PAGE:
CANOLA'S stratospheric price rise continues with values cracking a scarcely credible $1000 a tonne.
While prices in four figures have occurred in the past in broadacre crops with smaller overall production, such as lentils and Kabuli type chickpeas, current canola prices are a record for widely adopted broadacre crops in Australia.
Prices last week touched $1020/t in Western Australia and also crept over the $1000/t mark delivered to crushers on the east coast.
Australian Oilseeds Federation (AOF) executive officer Nick Goddard said the current quotes smashed previous highs out the water.
"This is the highest we have seen in terms of prices by a significant margin and combined with the good potential in terms of yield in crops leading into harvest in most regions it is a real opportunity for growers to cash in," Mr Goddard said.
Using Australian Bureau of Statistics export data Mr Goddard said the average price was just $579/t as recently as the 2017-18 season.
With the current prices, which he estimated would average $850/t over the course of the market season, combined with projected production of between 4 and 4.5m tonnes, compared to last year 4.3m tonnes, Mr Goddard said it was set to easily be Australia's most valuable canola crop on record.
"This is going to be one of those seasons that are remembered for a long time, hopefully for all the right reasons if we can get the crop off safely," he said.
Jordan Dusserre, Cargill canola trader, said Australian growers were set to cash in on solid international demand.
He said inquiry from international customers had been solid in light of the below average Canadian crop this year.
But it is not just growers set to enjoy canola's golden age.
The good news extends beyond the farm gate, with Mr Goddard saying crushers, even with the high input cost of canola, are also reporting good margins.
"The crushing industry roughly works on two years in five losing money, two breaking even and good margins one in five years, this will mean two good years in a row for them which is good for the industry," he said.
However, he cautioned Australian canola producers not to fall into the trap of thinking current price levels, supercharged because of a lack of product in the world's largest exporter, Canada, would become a new normal.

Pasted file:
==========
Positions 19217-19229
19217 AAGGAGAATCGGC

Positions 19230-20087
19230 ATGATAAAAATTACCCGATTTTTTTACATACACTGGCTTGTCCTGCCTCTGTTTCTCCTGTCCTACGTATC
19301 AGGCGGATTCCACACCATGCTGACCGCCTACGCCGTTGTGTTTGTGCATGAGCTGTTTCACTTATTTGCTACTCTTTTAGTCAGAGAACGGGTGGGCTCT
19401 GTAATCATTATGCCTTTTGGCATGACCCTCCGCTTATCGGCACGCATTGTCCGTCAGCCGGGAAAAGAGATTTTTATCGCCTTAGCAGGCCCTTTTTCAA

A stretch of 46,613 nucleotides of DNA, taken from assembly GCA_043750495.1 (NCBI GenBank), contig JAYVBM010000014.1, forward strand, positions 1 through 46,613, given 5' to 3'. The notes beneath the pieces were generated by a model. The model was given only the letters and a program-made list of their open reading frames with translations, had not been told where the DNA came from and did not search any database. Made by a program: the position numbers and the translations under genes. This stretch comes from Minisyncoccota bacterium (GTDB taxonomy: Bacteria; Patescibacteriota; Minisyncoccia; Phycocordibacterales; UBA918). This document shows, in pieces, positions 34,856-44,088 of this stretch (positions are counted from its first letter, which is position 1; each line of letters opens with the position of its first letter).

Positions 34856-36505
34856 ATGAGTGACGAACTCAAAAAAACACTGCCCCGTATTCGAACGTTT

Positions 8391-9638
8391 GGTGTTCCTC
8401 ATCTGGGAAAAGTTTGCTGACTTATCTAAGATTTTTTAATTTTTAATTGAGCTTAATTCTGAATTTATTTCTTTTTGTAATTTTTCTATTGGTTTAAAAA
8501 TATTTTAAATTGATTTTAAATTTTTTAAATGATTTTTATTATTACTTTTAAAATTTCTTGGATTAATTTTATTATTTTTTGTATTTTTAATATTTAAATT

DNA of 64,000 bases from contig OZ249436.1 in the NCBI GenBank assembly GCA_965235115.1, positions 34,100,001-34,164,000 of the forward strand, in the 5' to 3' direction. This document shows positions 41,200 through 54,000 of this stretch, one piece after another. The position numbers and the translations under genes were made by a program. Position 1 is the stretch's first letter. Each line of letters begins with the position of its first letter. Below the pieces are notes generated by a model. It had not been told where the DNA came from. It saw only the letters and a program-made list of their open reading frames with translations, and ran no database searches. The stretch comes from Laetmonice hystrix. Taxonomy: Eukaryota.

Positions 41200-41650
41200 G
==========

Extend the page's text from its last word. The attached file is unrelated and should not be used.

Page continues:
"With average production in Canada next year we will be most likely to see prices coming back off these current four figure offers," he said.
However, in good news for growers he did not prices snapping back to lower levels, rather easing back off current highs.
Mr Goddard the major issue in terms of production had been dry conditions in parts of SA and a heavy frost in WA.
"We're looking at close to record production but we may fall just short just with a few little things that have happened over the last month or six weeks.
"It's still going to be a really big crop but we may have just seen the cream on the top come off."
Justin Kudnig, Pacific Seeds national canola technical manager, agreed.
"The crop is right up there, we'll fall either side of the record, earlier on it looked like we'd probably set a new record but there's just been a few little things at the end of the growing season that may slightly take the gloss off."
"You also have to factor in the late start to the year through Victoria and SA, which will mean crops incur a yield penalty."
Nathan Albrecht, who farms in Victoria's Wimmera at Antwerp, said he was pleased with how the year had panned out after the late start.
"We were nervous about the year early on, then winter was good, then it came in dry again, but we've had good rain in the past fortnight which should help get the crops over the line, we just have to dodge the frosts from here," Mr Albrecht said.
He said he was lucky to have a reasonable area of canola in this year.
"We weren't even looking at the prices, even though they were reasonable at sowing, when making our minds up, it was just the way the rotation went, then we nearly dropped a couple of paddocks due to the dry start but it's been good given what has happened price-wise since, providing things remain on track."
On the flip side Mr Goddard said growers with solid crops had the price signal to push the envelope on yield.
"The record prices mean people will be happy to go out with that extra spray or that extra application of fertiliser so that will boost yields in some areas by a small amount."
In terms of summer oilseeds, Mr Goddard said prices had been high in soybeans domestically for the last couple of years so he did not think the high values would spur extra plantings this season.